I really, really hate country music so Carrie Underwood, Kenny Chesney, and Sugarland were all mute-worthy for me. I had never even heard of Adele before last night and didn’t really pay much attention to her (though I’m pretty sure she’s not a country singer). Taylor Swift was the least country of the country bunch and I might have enjoyed her performance if it wasn’t ruined by Miley Cyrus’ gritty really-close-but-not-quite-in-tune vocals. I’ll give Swift credit for being an actual musician and not just a corporate creation.
Flying under the radar were Justin Timberlake, Neil Diamond, and the twosome of Robert Plant and Alison Krauss. Timberlake seems like a likable and talented guy, but I lost interest as soon as T.I. began his endless and breathless stream of words that I’m pretty sure at one point included the phrase “fried chicken.” Timberlake’s earlier performance with Al Green, Keith Urban, and Boyz II Men was better, but still not something I particularly enjoyed.
Diamond’s “Sweet Caroline” seemed to bore anyone under the age of 50, including me, though every time I see him I can’t help but laugh when thinking of Donald Faison’s excellent Diamond-inspired rendition of the Transformers theme song. Despite the facts that I do enjoy the occasional Led Zeppelin track and that Plant and Krauss won several major Grammys last night, I wasn’t thrilled by their performance either.
It was great that Jennifer Hudson could belt out the notes that she did after living through some terrible family tragedies last year, so I won’t say anything bad about her performance. That type of music just wasn’t made for me.
So what did I actually enjoy about the performances on the 2009 Grammys?
Paul McCartney with Dave Grohl
YES. The Beatles meets Nirvana/Foo Fighters. Dave Grohl returns to the drum kit and pounds the life out of it to an ordinarily calm Beatles classic. Is there anything more fulfilling? Relive it here:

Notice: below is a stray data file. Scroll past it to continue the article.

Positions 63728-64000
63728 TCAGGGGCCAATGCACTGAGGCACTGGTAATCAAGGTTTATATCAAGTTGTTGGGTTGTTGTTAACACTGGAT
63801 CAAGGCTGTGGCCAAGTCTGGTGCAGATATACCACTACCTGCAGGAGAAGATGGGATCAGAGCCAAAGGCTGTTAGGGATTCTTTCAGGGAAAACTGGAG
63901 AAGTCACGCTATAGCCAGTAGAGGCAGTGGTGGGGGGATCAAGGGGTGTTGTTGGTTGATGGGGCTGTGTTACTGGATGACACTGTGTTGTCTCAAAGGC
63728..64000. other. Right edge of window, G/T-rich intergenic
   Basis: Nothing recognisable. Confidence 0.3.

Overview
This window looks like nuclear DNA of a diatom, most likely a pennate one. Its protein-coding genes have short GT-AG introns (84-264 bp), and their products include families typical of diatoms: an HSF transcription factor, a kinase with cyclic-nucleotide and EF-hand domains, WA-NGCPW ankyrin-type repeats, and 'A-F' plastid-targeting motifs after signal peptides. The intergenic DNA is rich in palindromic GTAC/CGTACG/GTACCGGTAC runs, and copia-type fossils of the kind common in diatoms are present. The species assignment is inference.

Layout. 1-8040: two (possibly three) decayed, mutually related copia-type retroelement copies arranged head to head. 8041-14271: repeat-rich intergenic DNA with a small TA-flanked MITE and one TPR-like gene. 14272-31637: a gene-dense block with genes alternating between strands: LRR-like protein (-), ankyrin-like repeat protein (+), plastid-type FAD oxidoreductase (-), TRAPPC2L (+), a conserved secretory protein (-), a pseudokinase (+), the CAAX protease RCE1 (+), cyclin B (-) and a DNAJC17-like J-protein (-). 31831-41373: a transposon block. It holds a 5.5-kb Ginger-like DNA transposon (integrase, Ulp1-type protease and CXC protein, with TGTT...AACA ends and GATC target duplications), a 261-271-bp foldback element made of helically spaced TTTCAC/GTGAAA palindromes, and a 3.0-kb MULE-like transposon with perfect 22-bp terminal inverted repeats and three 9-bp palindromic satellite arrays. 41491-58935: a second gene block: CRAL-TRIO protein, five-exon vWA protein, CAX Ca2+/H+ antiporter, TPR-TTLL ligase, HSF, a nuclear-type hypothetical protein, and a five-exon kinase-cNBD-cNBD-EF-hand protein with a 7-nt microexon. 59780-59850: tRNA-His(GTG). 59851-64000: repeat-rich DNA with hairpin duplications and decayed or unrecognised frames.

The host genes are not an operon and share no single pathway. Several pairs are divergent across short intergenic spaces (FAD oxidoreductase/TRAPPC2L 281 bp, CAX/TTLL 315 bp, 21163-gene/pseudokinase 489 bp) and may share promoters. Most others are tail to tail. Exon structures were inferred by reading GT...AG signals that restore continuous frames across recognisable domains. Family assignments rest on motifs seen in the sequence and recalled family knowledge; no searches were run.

Disclaimer: I’m a huge Nirvana fan, so seeing Grohl drum is always a treat for me. I attended a Foo Fighters concert in Atlanta, GA several years ago and was pleasantly surprised when he played the drums for a song or two. I never had the chance to see Nirvana live in concert, so it was the next best thing for me.
Anyway, just prior to this performance coming on, I had commented to my wife that there wasn’t nearly enough MUSIC being featured on the show. There were plenty of vocalists, rappers, and some backing bands, but it wasn’t until McCartney and Grohl got out there that we could finally enjoy some simple guitar/bass/drums rock and roll.
Radiohead featuring the USC Marching Band
I’m not a huge Radiohead fan, though I do enjoy most of their music, but this performance was excellent. I am supremely jealous of those college kids. Here it is:
That was an excellent use of a marching band, as it didn’t sound like a football game for one second. Instead, the song was well arranged and you could tell that each of those kids was having a blast performing it. Giving the snare players hi-hats was a good move, as it definitely decreased the typical snare-driven marching band sound. The horn section really rocked their parts.
The Four Tops with Ne-Yo and Jamie Foxx
I’m a sucker for oldies. I grew up listening to them with my father and love to see some of the originals still in action decades later. Ne-Yo and Jamie Foxx filled in nicely alongside the two remaining members of The Four Tops. In case you missed it:
The songs have certainly been played to death over the years, but nothing beats hearing some of the original singers belt it out.
Tribute to Bo Diddley
Bo Diddley was one of the greats and while I’m not sure I would have included John Mayer or Keith Urban in this tribute, it still worked. Buddy guy was good but B.B. King was the one that gave the tribute some authenticity, as he had actually played with Bo Diddley. Unfortunately, I couldn’t find a video of this tribute online (yet), so here’s some classic Bo Diddley instead:
From the sound of those screaming girls, you’d think the Jonas Brothers were performing. How times change.
What were your favorite moments and performances from the 2009 Grammy Awards? Comment!Tweet